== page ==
Build Valuable Systems, Better and Faster

Polyglot DevOps

During the last decade, I did quite a bit of launching IT and product operations for products as a ‘sidelight’ of my main product development work. Build the product, launch it operationally, and grow/maintain it going forward. This pretty well matches the responsibility of a DevOps role as people are now using the term, so I seem to be among the earlier ‘DevOps’ people. At first I had a Data Center (racks in Hurricane Electric), later VMWare ESX on the Data Center, later servers running in other people’s Data Centers (e.g. RackSpace), and then servers running in true clouds (e.g. AWS, GCE, etc.)

A number of tools have appeared to help automate operations, and each seems to have a fair number of acolytes. One of the issues with software is that there is a lot of it, and it takes quite a bit of time to become familiar with all of (a) software design, (b) software languages and (c) the problem domain itself.

Although it was not really my ‘direct intent’, over a decade I put in thousands of hours into DevOps. We needed a running product and I was more and more concerned that the operations itself needed to be capable and software deployment seamless. Part of this may have kicked in when I lost all Thanksgiving vacation in a data center fixing someones very bad IT.


You really shouldn’t talk about something you don’t know, and ideally you know quite a few different things so you can compare them to each other. Or you can try to leverage someone else’s work and evaluation to help yourself go in the right direction.

The ‘Taste Of’ series is meant to help people compare different programming languages solving a similar problem. The ‘Architecture’ series is meant to help people see similarities and differences of architectures solving various problems.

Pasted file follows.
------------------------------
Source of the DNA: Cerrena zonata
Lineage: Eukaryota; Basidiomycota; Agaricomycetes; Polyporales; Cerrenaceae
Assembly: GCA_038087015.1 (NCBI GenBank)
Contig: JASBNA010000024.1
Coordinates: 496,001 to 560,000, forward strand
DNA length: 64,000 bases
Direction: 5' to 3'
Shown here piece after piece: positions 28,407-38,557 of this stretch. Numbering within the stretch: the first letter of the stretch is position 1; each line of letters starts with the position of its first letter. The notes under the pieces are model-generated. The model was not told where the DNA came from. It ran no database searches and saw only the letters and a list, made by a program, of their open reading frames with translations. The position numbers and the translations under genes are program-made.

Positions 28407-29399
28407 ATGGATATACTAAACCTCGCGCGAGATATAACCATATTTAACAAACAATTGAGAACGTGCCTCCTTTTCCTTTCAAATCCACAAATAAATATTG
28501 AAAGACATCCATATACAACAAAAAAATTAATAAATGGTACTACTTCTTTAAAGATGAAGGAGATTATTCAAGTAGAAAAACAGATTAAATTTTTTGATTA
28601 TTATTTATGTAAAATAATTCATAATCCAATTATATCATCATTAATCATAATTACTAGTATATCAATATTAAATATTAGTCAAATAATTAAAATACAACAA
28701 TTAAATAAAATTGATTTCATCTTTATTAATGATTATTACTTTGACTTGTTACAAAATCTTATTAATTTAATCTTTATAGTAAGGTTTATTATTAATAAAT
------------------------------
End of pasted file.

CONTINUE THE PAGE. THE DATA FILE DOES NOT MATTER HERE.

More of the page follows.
This comparison describes a number of plausible ways to provision and deploy software systems. Depending on your goals and background, they are all viable. Some are clearly better for most teams because they deal with critical needs very effectively, where others handle needs some teams might have and other would never have.

A list of approaches is below.

  • Copy-Paste Provision – Have a script designed to provision a machine, and copy-paste into the console to make it happen
  • Machine Image – Have a virtual machine image that you can clone and launch
  • SSH-Provision – Have a script that executes on any number of machines
  • Jenkins (Pipeline) Deploy – Have the automated pipeline automatically deploy/provision
  • Bash-Up – Have a script that a machine can automatically execute when baseline provisioned
  • Git-Deploy – Have one or more repositories with changing contents and machines watching (PushMePullYou)
  • Provisioning DSLs:
    • Chef
    • Puppet
    • Ansible
    • Salt
  • BOSH
  • Docker
  • RightScale


Software operations is software running. Development operations is within the development team, and production operations is for the benefit of users outside the development team. DevOp Goals can be either for development or production. Some of them include:

  • DOG-1: Running the software successfully with the intended amount of usage
  • DOG-2: Handling spikes of usage successfully/gracefully
  • DOG-3: Being easy to diagnose and repair issues
  • DOG-4: Knowing what version (of each/all components) is running in a given environment
  • DOG-5: Easily deploying new versions
  • DOG-6: Automatedly deploying new versions
  • DOG-7: Being able to tune system components to behave optimally
  • DOG-8: Being able to understand what the working environment looks like and how it works
  • DOG-9: Not having a single-point-of-failure (SPOF)
  • DOG-10: Having development and production mirror each other as much as possible
  • DOG-11: Being able to deploy to a new data center easily